We are at a crossroads in post-pandemic America. More and more companies are deploying phased plans for returning to the office, and conversation is humming around flexibility, remote work, and employee benefits. But how will business strategy and operations, profit margins, and customer engagement thrive in this new society? While only time can tell, we can prepare for what is to come.
Though we are experiencing new developments daily, we have the chance to learn from the past year, implement new policies and business infrastructure, and seize opportunities for a stronger, more resilient workforce.
Build Pivoting Into Your Company Strategy
We need to operate under the assumption that anything can happen. Leaders must forecast trends and set their company up for sudden changes. This could look like a variety of things – being careful about where or how you invest your money, reevaluating your business expenses, or making sure you have a tight team of skilled employees who know how to get the job done effectively. But it’s important to remember that we can’t predict the future. All we can do is steward what we have and be wise in our choices.
Value Your Employees’ Mental and Physical Wellness
Even though some offices are opting to go back to working in person, some studies suggest that roughly 25-30% of every company will be remote from now on. Some leaders think that a significant amount of companies will continue operating 100% remote for the foreseeable future. When discussing why business leaders anticipate the “new normal” functioning well under remote working conditions, Mark E. Watson III, Founder and Chairman of Aquila Capital Partners, says “jobs today are based more on the outcome than process, meaning people want to see the result rather than the hours employees put in. If goals are met, most people are happy.”
But working remotely still has its pros and cons. Where we’ve gained flexibility, we’ve lost connection with our fellow employees. In place of moments around the water cooler, we have scheduled Zoom happy hours that often contribute to the exhaustion of being on video calls all day long. “Zoom fatigue” is now a diagnosable side effect of this pandemic and the long hours spent talking to coworkers via video, and sometimes, it feels like we are just going in circles instead of getting things done. “We cannot confuse activity with accomplishment.” Mark says. “Your schedule might be packed, but at the end of the day, you need to know if you moved the needle or not.”
If your office is going back to in-person work, make sure you are listening to employees’ concerns and finding a solution that prioritizes their well-being. If your company is continuing to work remotely, check in on them consistently. Mental health is often just as important as physical health. Maybe even consider adding funds for virtual therapy to your health insurance policy. Retaining employees and keeping them happy should be a primary concern.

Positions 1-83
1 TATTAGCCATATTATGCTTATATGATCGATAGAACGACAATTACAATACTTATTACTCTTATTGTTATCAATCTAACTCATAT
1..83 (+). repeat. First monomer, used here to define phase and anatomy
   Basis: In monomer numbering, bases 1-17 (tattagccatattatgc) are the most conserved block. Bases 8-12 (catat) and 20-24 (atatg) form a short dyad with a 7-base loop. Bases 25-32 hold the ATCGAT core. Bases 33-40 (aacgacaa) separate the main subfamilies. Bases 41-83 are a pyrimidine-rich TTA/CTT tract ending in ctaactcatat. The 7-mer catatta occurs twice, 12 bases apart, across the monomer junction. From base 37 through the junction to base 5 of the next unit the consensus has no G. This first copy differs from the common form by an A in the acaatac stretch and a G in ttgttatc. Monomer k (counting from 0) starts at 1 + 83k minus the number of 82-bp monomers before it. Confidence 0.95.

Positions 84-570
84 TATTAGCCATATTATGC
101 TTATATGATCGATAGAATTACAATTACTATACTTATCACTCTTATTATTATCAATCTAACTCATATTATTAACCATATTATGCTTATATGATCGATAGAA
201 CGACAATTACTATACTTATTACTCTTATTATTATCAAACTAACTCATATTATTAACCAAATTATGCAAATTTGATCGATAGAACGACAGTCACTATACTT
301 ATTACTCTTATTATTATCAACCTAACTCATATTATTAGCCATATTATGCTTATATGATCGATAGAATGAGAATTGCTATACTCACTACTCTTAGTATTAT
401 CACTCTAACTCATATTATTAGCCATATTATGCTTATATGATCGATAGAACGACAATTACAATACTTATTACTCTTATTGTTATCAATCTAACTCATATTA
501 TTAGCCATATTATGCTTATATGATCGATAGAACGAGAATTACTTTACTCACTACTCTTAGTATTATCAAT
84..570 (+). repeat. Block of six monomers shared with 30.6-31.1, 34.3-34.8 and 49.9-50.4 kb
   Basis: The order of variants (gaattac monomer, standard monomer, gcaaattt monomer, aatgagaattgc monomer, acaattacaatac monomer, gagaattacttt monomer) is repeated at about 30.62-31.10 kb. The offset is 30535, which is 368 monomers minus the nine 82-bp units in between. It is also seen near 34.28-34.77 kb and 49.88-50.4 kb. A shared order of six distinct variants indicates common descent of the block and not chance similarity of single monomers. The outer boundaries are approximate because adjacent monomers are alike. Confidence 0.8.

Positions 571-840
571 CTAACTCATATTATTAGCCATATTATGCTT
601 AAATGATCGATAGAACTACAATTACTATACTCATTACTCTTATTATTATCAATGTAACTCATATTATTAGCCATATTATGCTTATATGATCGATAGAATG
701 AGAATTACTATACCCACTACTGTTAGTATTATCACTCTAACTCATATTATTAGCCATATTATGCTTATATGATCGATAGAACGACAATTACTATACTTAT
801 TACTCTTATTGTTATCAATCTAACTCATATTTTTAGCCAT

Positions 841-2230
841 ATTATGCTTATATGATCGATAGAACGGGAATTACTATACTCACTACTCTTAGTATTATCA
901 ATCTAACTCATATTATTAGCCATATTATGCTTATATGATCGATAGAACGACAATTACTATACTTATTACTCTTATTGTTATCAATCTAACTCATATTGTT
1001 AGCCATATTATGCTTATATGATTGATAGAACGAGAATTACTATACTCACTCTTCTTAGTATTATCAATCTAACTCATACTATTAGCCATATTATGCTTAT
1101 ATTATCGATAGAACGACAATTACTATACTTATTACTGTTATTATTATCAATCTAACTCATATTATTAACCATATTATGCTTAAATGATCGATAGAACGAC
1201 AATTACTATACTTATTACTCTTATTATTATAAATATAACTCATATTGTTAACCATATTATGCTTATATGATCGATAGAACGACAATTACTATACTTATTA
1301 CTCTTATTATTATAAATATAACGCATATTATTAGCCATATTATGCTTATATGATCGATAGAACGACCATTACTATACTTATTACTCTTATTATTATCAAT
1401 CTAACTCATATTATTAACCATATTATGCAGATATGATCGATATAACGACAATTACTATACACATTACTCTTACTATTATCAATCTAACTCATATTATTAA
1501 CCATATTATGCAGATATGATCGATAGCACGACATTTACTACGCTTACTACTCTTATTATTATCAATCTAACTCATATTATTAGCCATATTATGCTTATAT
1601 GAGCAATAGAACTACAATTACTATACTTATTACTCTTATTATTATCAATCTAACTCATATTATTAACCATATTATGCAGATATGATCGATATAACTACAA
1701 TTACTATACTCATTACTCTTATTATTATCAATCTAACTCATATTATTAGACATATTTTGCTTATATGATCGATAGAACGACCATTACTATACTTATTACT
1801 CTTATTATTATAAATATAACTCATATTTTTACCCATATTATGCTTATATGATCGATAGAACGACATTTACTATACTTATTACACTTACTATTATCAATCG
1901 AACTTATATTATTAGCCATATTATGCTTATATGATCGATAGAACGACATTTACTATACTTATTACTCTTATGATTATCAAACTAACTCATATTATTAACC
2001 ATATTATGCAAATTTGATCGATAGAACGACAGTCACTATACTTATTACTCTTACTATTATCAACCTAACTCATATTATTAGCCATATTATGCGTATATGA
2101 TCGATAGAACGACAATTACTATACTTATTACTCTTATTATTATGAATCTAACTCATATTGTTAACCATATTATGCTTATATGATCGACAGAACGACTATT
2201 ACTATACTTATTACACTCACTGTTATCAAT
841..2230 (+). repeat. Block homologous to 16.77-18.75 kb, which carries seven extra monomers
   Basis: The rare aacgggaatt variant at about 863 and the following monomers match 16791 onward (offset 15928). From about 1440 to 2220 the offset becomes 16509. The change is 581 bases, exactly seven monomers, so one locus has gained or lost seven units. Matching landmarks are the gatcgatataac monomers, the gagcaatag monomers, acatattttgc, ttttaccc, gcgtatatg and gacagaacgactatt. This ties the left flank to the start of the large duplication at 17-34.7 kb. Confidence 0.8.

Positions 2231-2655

Become Digital or Be Forgotten
As a society, we were already on a path toward automation and the digital economy. COVID-19 gave it the final push toward becoming a reality. With millions of people still out of work, an increasingly digital economy could seem threatening to some. But really, it’s an opportunity for us to learn and grow.
According to McKinsey, 67% of companies have reported an increase in artificial intelligence and accelerated automation. This includes robotics, automated vehicles, and AI-driven software. Adapting to new technologies is only going to become more vital year after year. It shifts the job market, the way people choose college majors, and the continuing education programs available to employees.
Though many have adopted some level of digital life, are you pushing your clients to stay ahead of the curb? Despite it being frustrating at first to convince a client to market outside of their comfort zone, their livelihood and your working relationship depend on it. How are you challenging your clients to not just ‘recession proof’ but ‘pandemic proof?’ There have been half a dozen epidemics in the last two decades that could have become pandemics. Through a whole lot of luck, we have avoided them. But there will be more epidemics and pandemics in the future, and we need to be prepared for them. The clock reset at 2020, and we’re all being pushed to rewrite the playbook and run new drills.
Surviving 2020 as an individual or a business was a feat. We should celebrate such an accomplishment. But we can’t afford to rest or get comfortable now that the worst is behind us. Despite vaccines and plans to return to the office, businesses can only thrive with preparation, an agile team, and those who can remain fearless in the age of pivots.
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